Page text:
In 2003, a lawsuit was filed against the Niketown Chicago store for discrimination. After being submitted as a class certification in March of 2006 by the U.S. District Court of Illinois, the world-wide sportswear maker responded with a press release stating that “we will seek to defend our company and present facts that will rebut the allegations.” As the racism based suit recently concluded, over 400 present and former African American employees were involved in the class action lawsuit based on racism allegations which consisted of Nike Inc. paying $7.6 million and accepting affirmative steps to deter future racial discrimination cases in the Niketown store of Chicago as well as other nationwide Niketown stores. The lawsuit objectives covered African American employees who worked at the Chicago store from 1999 to the present day.
The Niketown Chicago settlement’s affirmative steps towards addressing equal opportunity within the workplace included:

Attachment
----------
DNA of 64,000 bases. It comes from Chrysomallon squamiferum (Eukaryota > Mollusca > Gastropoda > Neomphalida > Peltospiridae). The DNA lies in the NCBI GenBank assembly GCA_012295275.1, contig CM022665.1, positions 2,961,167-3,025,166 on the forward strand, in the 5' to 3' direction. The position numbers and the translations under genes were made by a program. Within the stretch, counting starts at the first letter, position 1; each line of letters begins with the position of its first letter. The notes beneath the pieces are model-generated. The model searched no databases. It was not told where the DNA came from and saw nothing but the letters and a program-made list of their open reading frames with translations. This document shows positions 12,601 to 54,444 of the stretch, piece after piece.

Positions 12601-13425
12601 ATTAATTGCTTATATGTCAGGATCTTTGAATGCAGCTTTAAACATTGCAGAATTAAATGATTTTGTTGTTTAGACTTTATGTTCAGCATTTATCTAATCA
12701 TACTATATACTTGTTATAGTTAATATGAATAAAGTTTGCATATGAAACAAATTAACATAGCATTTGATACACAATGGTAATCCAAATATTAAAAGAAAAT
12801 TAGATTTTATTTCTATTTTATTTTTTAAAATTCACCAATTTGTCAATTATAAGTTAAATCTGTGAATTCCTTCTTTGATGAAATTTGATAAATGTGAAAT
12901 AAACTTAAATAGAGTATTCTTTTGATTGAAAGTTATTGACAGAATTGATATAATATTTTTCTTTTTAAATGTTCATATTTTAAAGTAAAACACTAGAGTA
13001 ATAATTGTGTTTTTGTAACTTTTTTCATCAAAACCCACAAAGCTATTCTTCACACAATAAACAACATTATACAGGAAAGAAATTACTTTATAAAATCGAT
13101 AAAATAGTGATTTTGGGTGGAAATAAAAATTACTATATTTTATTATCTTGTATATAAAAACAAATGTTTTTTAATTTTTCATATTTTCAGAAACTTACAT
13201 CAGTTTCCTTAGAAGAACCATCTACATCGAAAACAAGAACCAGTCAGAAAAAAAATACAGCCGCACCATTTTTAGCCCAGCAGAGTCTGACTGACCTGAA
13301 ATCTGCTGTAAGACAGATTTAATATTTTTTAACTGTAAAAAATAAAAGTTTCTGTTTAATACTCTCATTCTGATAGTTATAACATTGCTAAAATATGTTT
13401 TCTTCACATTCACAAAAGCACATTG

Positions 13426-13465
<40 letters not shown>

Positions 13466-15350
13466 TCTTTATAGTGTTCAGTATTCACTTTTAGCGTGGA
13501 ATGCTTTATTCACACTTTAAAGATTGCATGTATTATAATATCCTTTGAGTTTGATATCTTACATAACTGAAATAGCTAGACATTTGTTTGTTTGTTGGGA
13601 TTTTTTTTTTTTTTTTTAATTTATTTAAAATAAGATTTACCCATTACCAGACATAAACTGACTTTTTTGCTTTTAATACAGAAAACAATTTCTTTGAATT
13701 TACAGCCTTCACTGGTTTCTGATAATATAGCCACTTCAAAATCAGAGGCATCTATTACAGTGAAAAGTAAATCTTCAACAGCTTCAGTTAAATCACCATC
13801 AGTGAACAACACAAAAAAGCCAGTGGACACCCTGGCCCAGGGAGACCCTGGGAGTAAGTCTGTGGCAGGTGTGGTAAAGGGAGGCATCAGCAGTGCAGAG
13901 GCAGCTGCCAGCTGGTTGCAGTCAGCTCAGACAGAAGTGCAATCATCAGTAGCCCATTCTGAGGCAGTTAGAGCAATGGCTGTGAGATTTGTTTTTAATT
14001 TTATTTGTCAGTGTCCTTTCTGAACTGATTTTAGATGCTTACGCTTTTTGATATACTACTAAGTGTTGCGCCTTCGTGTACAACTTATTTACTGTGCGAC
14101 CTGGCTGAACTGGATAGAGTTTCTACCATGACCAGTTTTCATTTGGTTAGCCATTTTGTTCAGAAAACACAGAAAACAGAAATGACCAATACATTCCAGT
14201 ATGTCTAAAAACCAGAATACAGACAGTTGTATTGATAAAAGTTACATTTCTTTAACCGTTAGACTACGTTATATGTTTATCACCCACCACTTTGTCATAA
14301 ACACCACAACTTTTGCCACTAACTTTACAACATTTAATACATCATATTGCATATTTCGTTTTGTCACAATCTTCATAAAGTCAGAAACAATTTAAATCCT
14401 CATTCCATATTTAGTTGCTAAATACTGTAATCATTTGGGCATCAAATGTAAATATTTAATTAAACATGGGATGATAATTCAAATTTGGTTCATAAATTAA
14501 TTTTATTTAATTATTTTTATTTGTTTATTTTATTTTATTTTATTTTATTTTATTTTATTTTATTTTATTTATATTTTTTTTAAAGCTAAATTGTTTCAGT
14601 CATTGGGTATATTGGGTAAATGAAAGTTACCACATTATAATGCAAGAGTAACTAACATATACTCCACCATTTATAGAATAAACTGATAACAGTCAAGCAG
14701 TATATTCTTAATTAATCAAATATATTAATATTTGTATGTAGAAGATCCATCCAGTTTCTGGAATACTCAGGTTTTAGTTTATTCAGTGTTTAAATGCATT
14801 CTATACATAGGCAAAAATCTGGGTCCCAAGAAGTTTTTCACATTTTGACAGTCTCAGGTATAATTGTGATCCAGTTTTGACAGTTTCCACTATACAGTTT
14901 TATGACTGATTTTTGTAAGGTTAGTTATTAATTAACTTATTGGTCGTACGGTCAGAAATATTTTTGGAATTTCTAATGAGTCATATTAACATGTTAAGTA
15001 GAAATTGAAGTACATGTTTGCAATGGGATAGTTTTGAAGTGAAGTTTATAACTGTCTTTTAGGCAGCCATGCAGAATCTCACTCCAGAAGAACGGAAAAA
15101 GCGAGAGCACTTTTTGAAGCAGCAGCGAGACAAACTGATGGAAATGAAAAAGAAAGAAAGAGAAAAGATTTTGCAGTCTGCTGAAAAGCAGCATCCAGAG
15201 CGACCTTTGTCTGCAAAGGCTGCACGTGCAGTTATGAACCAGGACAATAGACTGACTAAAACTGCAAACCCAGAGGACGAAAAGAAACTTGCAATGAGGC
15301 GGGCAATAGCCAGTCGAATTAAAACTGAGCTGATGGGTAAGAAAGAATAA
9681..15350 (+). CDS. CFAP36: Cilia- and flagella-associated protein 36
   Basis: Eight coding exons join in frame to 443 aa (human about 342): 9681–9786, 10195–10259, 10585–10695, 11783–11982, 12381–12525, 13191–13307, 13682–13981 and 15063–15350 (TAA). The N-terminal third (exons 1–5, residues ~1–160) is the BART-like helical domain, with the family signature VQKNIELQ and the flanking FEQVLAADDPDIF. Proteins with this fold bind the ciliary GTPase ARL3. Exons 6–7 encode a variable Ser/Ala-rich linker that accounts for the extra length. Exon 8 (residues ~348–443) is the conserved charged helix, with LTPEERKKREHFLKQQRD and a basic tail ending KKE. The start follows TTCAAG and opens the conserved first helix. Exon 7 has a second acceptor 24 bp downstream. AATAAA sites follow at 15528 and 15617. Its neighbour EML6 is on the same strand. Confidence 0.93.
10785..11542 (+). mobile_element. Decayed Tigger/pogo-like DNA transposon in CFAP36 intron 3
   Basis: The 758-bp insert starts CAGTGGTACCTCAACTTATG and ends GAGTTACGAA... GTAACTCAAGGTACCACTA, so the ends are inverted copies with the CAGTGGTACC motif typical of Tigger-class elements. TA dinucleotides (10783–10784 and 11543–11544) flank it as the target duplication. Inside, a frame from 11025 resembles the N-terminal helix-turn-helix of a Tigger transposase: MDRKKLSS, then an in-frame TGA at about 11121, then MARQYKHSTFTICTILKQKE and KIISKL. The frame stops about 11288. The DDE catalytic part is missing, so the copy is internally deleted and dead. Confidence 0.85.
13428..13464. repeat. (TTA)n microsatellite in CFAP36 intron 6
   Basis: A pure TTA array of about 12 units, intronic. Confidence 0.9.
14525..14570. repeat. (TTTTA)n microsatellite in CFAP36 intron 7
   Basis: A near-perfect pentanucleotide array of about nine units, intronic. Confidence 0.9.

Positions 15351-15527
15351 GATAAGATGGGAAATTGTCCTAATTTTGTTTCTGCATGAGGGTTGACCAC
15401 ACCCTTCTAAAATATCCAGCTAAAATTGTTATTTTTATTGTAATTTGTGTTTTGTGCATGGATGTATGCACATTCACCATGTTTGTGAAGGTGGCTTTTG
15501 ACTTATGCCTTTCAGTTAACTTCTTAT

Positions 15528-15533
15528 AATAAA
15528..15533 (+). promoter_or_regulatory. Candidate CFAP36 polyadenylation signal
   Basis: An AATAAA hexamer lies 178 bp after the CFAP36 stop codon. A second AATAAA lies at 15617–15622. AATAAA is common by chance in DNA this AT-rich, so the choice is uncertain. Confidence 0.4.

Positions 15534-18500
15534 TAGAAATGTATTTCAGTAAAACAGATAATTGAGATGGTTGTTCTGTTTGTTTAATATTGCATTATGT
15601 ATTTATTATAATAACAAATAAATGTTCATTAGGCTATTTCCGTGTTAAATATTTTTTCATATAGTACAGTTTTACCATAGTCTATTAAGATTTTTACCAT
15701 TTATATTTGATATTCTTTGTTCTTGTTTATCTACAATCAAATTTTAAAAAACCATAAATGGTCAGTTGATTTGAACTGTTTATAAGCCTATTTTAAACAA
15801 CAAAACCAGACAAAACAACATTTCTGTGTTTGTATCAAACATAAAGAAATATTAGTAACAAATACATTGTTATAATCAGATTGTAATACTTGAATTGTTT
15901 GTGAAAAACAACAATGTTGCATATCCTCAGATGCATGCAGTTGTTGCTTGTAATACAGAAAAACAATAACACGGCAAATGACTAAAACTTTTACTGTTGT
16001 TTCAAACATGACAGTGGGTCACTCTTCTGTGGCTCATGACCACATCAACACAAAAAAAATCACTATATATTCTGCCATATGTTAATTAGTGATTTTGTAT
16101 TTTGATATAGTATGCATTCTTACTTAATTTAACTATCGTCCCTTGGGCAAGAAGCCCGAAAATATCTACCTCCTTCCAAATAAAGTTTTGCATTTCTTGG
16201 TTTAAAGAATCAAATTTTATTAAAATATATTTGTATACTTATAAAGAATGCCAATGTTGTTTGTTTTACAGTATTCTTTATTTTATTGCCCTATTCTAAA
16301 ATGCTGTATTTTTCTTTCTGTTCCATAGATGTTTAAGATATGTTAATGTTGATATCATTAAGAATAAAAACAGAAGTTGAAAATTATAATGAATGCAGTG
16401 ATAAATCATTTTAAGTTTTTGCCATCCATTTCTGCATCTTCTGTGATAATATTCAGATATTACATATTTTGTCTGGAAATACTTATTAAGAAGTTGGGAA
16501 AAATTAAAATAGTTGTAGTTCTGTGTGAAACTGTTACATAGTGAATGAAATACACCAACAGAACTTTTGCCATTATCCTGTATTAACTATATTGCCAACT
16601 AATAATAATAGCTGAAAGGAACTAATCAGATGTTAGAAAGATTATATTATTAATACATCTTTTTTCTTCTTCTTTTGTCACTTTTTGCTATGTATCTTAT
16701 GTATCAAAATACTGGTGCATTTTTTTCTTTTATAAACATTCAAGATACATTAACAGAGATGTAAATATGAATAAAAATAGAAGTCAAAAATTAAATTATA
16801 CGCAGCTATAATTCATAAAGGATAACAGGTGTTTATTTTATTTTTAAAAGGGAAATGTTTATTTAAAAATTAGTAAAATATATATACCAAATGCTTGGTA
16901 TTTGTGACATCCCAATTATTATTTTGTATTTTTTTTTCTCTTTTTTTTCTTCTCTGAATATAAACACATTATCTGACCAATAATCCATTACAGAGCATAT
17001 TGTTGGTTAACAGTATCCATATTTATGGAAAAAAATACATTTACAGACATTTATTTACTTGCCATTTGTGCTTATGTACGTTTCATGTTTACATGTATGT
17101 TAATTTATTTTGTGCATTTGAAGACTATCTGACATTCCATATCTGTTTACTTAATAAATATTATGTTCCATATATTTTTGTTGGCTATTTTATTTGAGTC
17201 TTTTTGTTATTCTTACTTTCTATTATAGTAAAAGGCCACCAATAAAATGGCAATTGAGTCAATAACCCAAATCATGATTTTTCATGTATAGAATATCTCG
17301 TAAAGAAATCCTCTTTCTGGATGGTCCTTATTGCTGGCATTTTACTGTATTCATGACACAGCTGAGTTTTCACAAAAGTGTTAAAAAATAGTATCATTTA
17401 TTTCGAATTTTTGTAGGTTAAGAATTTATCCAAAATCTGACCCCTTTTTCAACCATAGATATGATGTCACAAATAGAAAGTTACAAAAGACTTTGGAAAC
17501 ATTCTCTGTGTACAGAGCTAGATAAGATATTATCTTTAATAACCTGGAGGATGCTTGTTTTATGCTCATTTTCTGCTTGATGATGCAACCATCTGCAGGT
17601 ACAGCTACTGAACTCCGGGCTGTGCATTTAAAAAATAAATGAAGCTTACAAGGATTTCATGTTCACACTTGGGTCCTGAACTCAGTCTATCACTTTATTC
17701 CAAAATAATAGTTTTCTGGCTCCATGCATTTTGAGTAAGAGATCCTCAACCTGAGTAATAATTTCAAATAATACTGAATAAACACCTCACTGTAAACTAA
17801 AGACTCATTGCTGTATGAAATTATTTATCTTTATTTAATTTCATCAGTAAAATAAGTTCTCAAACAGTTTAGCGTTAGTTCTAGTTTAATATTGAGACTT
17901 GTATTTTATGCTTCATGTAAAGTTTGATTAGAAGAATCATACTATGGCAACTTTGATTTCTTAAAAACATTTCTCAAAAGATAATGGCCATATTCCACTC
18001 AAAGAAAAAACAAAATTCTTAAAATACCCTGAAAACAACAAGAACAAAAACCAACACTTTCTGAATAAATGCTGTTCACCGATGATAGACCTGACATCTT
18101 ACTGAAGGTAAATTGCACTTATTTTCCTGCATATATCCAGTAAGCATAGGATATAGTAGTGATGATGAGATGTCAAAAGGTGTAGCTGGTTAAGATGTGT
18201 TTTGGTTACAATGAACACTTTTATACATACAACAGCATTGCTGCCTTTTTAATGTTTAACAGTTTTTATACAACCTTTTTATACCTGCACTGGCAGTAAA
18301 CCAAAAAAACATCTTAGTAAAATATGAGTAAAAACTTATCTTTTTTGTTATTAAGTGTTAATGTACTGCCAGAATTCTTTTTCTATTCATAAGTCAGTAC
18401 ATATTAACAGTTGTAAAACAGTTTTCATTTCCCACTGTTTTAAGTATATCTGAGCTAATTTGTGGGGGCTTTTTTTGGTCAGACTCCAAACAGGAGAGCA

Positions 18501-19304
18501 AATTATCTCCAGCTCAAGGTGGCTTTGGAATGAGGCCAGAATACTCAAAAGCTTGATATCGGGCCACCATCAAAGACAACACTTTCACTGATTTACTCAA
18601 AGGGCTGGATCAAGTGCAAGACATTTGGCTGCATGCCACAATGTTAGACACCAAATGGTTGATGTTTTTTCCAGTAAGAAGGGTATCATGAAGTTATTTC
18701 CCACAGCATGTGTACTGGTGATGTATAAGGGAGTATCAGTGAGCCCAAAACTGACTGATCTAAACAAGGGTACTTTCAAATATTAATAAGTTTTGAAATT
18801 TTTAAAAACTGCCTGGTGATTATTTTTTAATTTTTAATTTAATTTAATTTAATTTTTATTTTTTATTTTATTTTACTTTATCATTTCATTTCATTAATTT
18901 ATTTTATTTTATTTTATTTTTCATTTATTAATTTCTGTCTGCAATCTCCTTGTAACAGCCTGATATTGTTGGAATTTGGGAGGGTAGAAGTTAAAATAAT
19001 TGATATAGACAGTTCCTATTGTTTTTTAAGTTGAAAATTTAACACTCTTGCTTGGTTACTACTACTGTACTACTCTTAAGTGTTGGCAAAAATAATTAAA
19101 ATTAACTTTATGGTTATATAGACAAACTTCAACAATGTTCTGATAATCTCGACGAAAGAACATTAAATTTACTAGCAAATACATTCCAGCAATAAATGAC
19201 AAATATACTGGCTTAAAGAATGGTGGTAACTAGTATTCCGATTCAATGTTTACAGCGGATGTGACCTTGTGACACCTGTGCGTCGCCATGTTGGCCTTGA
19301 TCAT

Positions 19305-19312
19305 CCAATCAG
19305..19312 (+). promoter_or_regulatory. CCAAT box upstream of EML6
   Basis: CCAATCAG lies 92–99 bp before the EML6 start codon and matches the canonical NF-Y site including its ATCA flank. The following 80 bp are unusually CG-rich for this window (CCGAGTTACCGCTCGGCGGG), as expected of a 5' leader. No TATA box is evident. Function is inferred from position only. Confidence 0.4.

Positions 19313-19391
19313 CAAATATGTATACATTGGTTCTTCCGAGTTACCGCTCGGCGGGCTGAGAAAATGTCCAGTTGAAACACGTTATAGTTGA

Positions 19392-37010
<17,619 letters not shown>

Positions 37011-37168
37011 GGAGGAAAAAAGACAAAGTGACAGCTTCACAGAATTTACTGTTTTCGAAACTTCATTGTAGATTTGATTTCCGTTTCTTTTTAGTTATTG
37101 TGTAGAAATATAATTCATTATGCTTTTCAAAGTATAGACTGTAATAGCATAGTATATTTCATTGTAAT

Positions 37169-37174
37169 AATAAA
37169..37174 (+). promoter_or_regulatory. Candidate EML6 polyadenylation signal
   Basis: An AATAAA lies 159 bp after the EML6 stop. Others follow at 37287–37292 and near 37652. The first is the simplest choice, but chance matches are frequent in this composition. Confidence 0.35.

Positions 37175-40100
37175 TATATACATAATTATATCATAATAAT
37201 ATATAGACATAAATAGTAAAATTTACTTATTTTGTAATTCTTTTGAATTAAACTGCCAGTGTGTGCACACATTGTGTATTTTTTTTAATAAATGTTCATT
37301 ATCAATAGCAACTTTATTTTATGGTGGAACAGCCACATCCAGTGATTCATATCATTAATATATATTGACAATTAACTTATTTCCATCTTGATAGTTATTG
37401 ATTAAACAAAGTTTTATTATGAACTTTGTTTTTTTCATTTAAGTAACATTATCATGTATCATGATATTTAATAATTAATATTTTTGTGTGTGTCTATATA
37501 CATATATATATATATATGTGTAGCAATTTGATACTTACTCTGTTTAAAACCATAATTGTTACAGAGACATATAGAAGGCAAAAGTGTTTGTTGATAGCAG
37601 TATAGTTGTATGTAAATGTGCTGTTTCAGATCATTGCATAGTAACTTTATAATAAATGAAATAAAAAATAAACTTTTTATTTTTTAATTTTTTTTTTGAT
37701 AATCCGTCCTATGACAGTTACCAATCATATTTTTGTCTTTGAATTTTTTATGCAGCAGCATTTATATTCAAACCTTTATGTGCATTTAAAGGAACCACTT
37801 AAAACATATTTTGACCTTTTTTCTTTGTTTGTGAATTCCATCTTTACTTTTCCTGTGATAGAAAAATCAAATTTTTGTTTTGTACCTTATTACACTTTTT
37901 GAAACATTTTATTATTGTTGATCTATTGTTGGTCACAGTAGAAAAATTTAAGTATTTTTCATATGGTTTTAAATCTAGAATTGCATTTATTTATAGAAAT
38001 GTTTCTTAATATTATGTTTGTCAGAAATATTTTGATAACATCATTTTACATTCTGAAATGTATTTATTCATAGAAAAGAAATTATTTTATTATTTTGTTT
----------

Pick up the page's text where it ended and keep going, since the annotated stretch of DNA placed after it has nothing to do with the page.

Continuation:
- Assigning a diversity consultant to the Chicago store
- Diversity training at the Chicago store
- Delegating a compliance officer at headquarters
Title VII of the Civil Rights Act of 1964 states that equal employment opportunity must be accessible to all employees including those of different racial groups. Equal employment opportunity protects racial groups from being discriminated against in areas of the workplace when it comes to recruiting, hiring and promotion. The Niketown Chicago racial allegations included claims of management’s common use of slurs of racism towards both customers and workers, giving African American employees lower paying jobs, and accusations of theft with store security directed solely on black workers and customers.
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